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What is ayahuasca? Aaron Rodgers credits ayahuasca for his recent MVPs

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    Ayahuasca: What is ayahuasca? | What is the psychedelic drug?

    Ayahuasca psychedelic drug: Packers QB Aaron Rodgers says psychedelic drug helped him with back-to-back MVP titles.

    It’s no secret Green Bay Packers quarterback Aaron Rodgers is good at what he does — he most recently had two back-to-back MVP seasons. What was a secret, until Wednesday, was exactly how he claims he did it.

    During a recent podcast appearance, Rodgers credited a plant-based psychedelic, ayahuasca, for his accomplishments over the last two seasons.

    Aaron Rodgers says the secret to his recent NFL dominance is a psychedelic experience in South America … claiming the ayahuasca plant helped him improve his mental health and have the “best season of my career.”

    Ayahuasca: which contains DMT has been used socially and medically for centuries … and some consumers credit the plant brew for spiritual healing.

    The Super Bowl champ says it’s not a “coincidence” he returned from South America and won his next two MVP awards in 2020 and 2021 … and is speaking out to change the negative stereotypes around using ayahuasca.

    Ayahuasca

    What is Ayahuasca?

    Described as a hallucinogenic drug, ayahuasca is usually consumed as tea, according to the Milwaukee Detox Center. It’s made from a mixture of the bark and stems of the Banisteriopsis caapi plant and is commonly used by “indigenous peoples in the Amazon for its healing properties.”

    Ayahuasca is a concentrated liquid, according to Australia’s Alcohol and Drug Foundation (ADF) that is made by heating or boiling the Banisteriopsis. Its active chemical is DMT, or dimethyltryptamine, a hallucinogenic that can be smoked with a pipe or brewed into a drink. DMT is a Schedule I drug in the U.S.

    Ayahuasca also has alleged spiritual properties, which has led to its popularity in the U.S. A drug alert from the Milwaukee Detox Center says ayahuasca can be purchased as a tea online, and some countries like Ecuador and Costa Rica offer “weeklong experiences where you can attend ayahuasca ceremonies led by a shaman.”

    Is ayahuasca safe?

    Some medical experts, citing clinical research, say there can be benefits to using ayahuasca in the proper quantity and a safe setting. But they said it can also be dangerous.

    Dr. Alex Dimitriu, who specializes in psychiatry and sleep medicine – but does not use psychedelic treatments with patients due to their illegality – previously told USA TODAY that psychedelics can encourage users to “connect loose themes” and experience “improved lucidity and memory.”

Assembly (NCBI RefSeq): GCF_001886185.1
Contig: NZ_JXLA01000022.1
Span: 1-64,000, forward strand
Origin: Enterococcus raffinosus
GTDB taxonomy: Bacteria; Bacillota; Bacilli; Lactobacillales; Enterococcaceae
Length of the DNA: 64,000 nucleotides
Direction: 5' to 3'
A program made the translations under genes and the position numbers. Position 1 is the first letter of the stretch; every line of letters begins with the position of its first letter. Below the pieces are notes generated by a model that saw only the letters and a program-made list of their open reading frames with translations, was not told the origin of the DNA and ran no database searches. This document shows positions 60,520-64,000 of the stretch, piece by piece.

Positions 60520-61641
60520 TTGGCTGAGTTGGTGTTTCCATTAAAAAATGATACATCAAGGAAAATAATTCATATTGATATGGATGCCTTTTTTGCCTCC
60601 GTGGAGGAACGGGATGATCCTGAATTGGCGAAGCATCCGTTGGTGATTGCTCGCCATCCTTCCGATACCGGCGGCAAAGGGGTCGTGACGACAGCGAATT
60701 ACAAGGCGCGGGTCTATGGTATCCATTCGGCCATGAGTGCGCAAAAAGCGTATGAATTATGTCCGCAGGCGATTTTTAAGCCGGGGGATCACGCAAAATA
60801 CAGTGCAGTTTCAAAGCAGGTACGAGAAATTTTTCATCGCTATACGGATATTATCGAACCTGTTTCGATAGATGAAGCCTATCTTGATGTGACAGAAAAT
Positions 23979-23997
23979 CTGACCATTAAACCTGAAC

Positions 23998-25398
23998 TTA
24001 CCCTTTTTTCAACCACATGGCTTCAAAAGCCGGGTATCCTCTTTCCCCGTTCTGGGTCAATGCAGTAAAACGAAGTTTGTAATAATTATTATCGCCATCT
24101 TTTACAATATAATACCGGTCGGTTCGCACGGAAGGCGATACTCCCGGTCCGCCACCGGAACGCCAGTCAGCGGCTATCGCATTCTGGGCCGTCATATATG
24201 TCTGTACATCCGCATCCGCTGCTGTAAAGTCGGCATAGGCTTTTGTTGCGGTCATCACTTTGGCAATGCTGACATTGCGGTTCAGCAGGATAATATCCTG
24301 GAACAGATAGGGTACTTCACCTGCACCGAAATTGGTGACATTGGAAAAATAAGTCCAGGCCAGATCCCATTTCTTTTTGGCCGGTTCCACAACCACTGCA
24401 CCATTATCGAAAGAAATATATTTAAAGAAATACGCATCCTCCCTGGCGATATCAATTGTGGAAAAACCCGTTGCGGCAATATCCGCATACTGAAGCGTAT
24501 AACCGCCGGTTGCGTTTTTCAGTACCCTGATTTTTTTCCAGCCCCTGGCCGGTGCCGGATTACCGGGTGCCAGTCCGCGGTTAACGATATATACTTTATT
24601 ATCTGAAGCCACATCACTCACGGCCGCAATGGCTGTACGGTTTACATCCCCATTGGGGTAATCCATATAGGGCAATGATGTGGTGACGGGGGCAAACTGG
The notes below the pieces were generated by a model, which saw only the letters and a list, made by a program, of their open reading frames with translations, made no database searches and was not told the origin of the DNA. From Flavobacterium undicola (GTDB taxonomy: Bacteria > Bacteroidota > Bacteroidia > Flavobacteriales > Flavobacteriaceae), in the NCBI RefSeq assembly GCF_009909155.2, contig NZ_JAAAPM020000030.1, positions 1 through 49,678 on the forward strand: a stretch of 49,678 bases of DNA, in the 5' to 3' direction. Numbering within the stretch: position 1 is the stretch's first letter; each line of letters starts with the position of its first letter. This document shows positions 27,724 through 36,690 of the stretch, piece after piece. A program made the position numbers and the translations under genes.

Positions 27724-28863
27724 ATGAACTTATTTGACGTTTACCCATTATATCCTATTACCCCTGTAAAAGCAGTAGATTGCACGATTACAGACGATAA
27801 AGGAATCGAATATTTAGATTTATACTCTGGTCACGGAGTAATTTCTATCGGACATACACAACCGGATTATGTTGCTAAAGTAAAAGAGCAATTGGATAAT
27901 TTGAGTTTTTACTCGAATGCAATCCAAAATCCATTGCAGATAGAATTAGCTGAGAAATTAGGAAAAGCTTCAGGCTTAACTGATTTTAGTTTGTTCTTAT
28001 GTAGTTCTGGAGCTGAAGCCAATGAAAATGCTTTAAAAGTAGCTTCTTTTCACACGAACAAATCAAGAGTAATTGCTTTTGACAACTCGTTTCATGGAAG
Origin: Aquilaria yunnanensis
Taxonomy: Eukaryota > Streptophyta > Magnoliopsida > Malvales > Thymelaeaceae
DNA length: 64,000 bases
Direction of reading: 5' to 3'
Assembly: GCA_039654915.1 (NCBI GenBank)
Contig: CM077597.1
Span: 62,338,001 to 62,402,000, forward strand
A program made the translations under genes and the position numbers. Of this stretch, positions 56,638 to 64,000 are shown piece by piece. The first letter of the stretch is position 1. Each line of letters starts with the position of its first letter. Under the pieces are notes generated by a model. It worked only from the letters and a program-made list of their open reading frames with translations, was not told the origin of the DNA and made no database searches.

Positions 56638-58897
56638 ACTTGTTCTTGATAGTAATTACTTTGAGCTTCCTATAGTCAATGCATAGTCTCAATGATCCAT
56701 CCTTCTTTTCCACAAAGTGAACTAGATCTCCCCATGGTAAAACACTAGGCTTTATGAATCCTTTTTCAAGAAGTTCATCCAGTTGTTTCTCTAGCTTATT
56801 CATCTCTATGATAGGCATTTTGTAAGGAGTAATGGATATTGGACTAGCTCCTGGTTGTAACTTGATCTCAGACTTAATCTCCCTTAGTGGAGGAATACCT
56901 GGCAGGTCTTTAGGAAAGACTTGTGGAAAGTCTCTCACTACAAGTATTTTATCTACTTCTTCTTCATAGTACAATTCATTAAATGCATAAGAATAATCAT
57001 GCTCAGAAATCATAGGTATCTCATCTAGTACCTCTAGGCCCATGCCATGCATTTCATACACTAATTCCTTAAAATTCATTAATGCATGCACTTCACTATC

But that does not mean they are for everyone or should be used recreationally or as a replacement for therapy.

    “All of these psychedelic therapies aren’t just giving people a drug then sitting back,” Dimitriu said. “They are done in a therapeutic process with hours of preparation and integration.”

    Does ayahuasca work?

    Dr. Sameet Kumar, a clinical psychologist who specializes in helping people with cancer, grief, or end-of-life concerns, also does not use psychedelic treatment with his patients.

    But he said in the right doses and proper environment, these “agents of change” can allow a person to dive into their subconscious thoughts and address deep traumas.

    But ayahuasca, Kumar said, is hard to study.

    “It’s a natural medicine so dosage hasn’t been standardized yet to be studied in the U.S.,” he said.

    What makes psychedelics a promising form of treatment, Kumar said, is their ability to “pull someone out of their comfort zone, especially for those who are resistant to doing so in standard talk therapies.”

    Effects of ayahuasca

    Effects of ayahuasca, however, sound much less pleasant. According to ADF, ayahuasca impacts everyone differently, but common effects include:

    • Nausea and vomiting
    • Diarrhea
    • Anxiety
    • Panic and fear
    • Increased body temperature
    • A moderate increase in blood pressure and heart rate
    • Intense visual and auditory hallucinations
    • Powerful emotions
    • Introspection
    • Feelings of connection and unity

    Aaron Rodgers

    Rodgers advocated for focusing on the benefits of the drug rather than the negatives. He credited ayahuasca with giving him “a different perspective on things … to be way freer at work, as a leader, as a teammate, as a friend, as a lover.” Overall, he said the experience helped with his mental health.

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